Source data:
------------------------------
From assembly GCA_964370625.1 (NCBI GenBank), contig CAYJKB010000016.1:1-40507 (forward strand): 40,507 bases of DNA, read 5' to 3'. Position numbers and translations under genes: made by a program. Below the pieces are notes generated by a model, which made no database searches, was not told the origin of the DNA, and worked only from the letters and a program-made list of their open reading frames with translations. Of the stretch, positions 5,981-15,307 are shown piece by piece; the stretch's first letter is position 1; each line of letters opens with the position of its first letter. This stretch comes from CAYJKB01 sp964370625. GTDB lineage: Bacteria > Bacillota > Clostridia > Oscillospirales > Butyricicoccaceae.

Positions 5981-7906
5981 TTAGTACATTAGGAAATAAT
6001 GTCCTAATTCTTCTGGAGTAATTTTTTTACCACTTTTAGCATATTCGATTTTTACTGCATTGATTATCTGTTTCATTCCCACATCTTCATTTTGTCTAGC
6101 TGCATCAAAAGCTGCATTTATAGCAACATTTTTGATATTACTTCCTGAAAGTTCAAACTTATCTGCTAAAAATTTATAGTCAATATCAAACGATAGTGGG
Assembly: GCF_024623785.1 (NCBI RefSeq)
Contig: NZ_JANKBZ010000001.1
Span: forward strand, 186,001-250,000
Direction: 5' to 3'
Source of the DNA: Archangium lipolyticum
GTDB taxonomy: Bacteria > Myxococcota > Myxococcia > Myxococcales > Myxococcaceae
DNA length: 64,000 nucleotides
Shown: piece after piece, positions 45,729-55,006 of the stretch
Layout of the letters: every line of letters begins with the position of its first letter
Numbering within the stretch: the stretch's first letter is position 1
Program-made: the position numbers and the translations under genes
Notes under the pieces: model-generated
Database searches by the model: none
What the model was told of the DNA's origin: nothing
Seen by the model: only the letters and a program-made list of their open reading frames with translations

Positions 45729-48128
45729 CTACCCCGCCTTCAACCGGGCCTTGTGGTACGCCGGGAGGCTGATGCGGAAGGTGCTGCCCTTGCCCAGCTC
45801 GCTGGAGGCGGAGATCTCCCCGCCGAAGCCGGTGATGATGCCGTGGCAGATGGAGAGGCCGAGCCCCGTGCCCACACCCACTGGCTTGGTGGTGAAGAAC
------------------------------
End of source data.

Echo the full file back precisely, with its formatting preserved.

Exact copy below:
From assembly GCA_964370625.1 (NCBI GenBank), contig CAYJKB010000016.1:1-40507 (forward strand): 40,507 bases of DNA, read 5' to 3'. Position numbers and translations under genes: made by a program. Below the pieces are notes generated by a model, which made no database searches, was not told the origin of the DNA, and worked only from the letters and a program-made list of their open reading frames with translations. Of the stretch, positions 5,981-15,307 are shown piece by piece; the stretch's first letter is position 1; each line of letters opens with the position of its first letter. This stretch comes from CAYJKB01 sp964370625. GTDB lineage: Bacteria > Bacillota > Clostridia > Oscillospirales > Butyricicoccaceae.

Positions 5981-7906
5981 TTAGTACATTAGGAAATAAT
6001 GTCCTAATTCTTCTGGAGTAATTTTTTTACCACTTTTAGCATATTCGATTTTTACTGCATTGATTATCTGTTTCATTCCCACATCTTCATTTTGTCTAGC
6101 TGCATCAAAAGCTGCATTTATAGCAACATTTTTGATATTACTTCCTGAAAGTTCAAACTTATCTGCTAAAAATTTATAGTCAATATCAAACGATAGTGGG
Assembly: GCF_024623785.1 (NCBI RefSeq)
Contig: NZ_JANKBZ010000001.1
Span: forward strand, 186,001-250,000
Direction: 5' to 3'
Source of the DNA: Archangium lipolyticum
GTDB taxonomy: Bacteria > Myxococcota > Myxococcia > Myxococcales > Myxococcaceae
DNA length: 64,000 nucleotides
Shown: piece after piece, positions 45,729-55,006 of the stretch
Layout of the letters: every line of letters begins with the position of its first letter
Numbering within the stretch: the stretch's first letter is position 1
Program-made: the position numbers and the translations under genes
Notes under the pieces: model-generated
Database searches by the model: none
What the model was told of the DNA's origin: nothing
Seen by the model: only the letters and a program-made list of their open reading frames with translations

Positions 45729-48128
45729 CTACCCCGCCTTCAACCGGGCCTTGTGGTACGCCGGGAGGCTGATGCGGAAGGTGCTGCCCTTGCCCAGCTC
45801 GCTGGAGGCGGAGATCTCCCCGCCGAAGCCGGTGATGATGCCGTGGCAGATGGAGAGGCCGAGCCCCGTGCCCACACCCACTGGCTTGGTGGTGAAGAAC